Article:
As our Big Ten preview coverage continues, The Comeback’s college football staff came together to share some thoughts about the one and only Jim Harbaugh. The head coach of the Michigan Wolverines enters his third season in Ann Arbor and finds himself looking to find a way to finish higher than third place in the Big Ten East for the first time.
This week’s roundtable question actually asked the staff to look into their crystal balls and predict what the situation will be with Michigan and Harbaugh. For the amount of money Michigan is investing in Harbaugh, his staff’s salaries and overseas trips for the entire football program, one has to wonder just how long the Harbaugh hype machine can continue to work its magic if the results on the field do not lead to a Big Ten championship.
Is it too soon to start looking at Harbaugh’s run at Michigan in a different light if things do not pan out this fall, or is there still plenty of milk left in the bottle to keep everything running on positivity for the Wolverines?
Our staff weighs in with their thoughts…
Phil: What has Harbaugh really done for Michigan? Okay, so there are some really good recruiting classes, but someone by the name of Brady Hoke also hauled in some blue-chippers. I think Harbaugh is a very, very good coach and has made the Michigan brand relevant again, but he’s still got something to prove. He’s yet to win any sort of championship (save for the NFC title in San Francisco), hasn’t beaten his arch-rival and measuring stick in Ohio State, and as mentioned, has only finished third within the East division. Anyone else and there would likely be some more teeth gnashing and hand-ringing.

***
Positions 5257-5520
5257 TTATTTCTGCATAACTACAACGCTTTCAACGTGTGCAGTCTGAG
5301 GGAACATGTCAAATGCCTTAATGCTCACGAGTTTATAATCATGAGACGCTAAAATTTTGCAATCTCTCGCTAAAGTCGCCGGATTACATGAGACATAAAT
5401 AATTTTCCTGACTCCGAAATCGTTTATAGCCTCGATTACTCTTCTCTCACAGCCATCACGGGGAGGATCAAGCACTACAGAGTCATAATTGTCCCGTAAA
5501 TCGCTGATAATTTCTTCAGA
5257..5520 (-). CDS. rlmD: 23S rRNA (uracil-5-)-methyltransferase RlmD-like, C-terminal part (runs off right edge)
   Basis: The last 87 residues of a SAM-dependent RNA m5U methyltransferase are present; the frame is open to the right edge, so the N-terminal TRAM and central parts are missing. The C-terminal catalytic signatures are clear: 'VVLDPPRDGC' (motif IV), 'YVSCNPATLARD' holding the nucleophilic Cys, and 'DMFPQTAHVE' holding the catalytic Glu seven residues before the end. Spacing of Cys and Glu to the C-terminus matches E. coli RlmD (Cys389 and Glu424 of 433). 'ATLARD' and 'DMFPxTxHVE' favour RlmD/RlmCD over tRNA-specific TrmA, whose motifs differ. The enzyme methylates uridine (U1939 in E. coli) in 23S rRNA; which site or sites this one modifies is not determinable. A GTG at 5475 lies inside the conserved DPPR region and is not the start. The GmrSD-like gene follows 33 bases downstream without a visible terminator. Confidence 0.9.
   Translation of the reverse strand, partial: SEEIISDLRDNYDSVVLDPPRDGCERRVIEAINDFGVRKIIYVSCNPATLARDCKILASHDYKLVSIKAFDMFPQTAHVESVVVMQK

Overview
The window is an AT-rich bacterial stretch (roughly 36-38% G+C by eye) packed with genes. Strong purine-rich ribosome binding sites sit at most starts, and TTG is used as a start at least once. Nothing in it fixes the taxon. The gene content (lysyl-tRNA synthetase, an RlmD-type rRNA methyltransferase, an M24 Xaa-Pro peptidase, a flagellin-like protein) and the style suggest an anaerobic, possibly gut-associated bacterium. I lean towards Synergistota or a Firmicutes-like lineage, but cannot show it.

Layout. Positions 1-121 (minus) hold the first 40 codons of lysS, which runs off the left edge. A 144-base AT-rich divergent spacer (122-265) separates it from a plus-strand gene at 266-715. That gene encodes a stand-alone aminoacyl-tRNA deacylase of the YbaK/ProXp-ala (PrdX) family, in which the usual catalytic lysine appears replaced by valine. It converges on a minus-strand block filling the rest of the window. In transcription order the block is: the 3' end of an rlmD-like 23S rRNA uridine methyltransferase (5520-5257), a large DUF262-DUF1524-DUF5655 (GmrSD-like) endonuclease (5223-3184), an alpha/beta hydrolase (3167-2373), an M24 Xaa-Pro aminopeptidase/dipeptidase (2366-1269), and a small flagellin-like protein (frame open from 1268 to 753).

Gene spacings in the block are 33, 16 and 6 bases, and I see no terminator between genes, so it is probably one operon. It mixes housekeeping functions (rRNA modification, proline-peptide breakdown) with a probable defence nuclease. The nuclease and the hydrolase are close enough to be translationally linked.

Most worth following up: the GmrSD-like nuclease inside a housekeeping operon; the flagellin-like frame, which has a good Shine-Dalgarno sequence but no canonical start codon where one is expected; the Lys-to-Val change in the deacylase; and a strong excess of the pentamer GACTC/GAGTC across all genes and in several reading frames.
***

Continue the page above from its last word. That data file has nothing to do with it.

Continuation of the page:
Go to this year, and it might be tough to turn the corner yet again. I know the thought is that there’s enough talent on the roster to fill in the holes left because of graduation and NFL departures, but you can’t return just one starter on the defensive side of the ball — and five total — and not lose production on the field. Penn State will be lights out, Ohio State’s not going anywhere anytime soon, and look for Michigan State to rebound. And that’s just in the East division.
So yeah. Look for the hype to slow a little after this year. And I’ll add one more thing. If he doesn’t start picking up some hardware soon, the Twitter rants, uncomfortable press conferences and crazy publicity stunts will start to wear on the administration I think.
All that being said, if he can get something big done in 2017, he deserves that hype that has seemed to follow him. Then maybe he can truly say “Who’s Got It Better Than Us?” That’s going to be a tall order of Fairlife milk in my opinion however.
Kevin M.: I am not at all ready to suggest the temperature on Harbaugh’s seat is ready to hit a boil, nor am I going to sit here and suggest Harbaugh should feel any pressure to prove anything this season. I will, however, stand by my belief that if Harbaugh finishes in third place and fails to beat Ohio State this season, we could begin to hear at least a slight rumble from within the Michigan community.
I say that only because of how much Michigan is investing in the program since hiring Harbaugh. Simply put, it is a ton of money to finish in third place behind your biggest rival and either an in-state foe (Michigan State in 2015) or a team you smashed on the football field (Penn State in 2016). There will be some who suggest Harbaugh needs the time to rebuild Michigan football to his liking after the Brady Hoke era, and there is no denying he has done well in recruiting to do what he needs. This being his third year, the program is now beginning to take form in Harbaugh’s vision.
Another loss to Ohio State would be tough to take, especially with the game being played at home this season. Not getting to a New Year’s Six game would be a minor setback as well. If Michigan were to lose to Florida and Penn State, some of the steam on that Harbaugh train could begin escaping.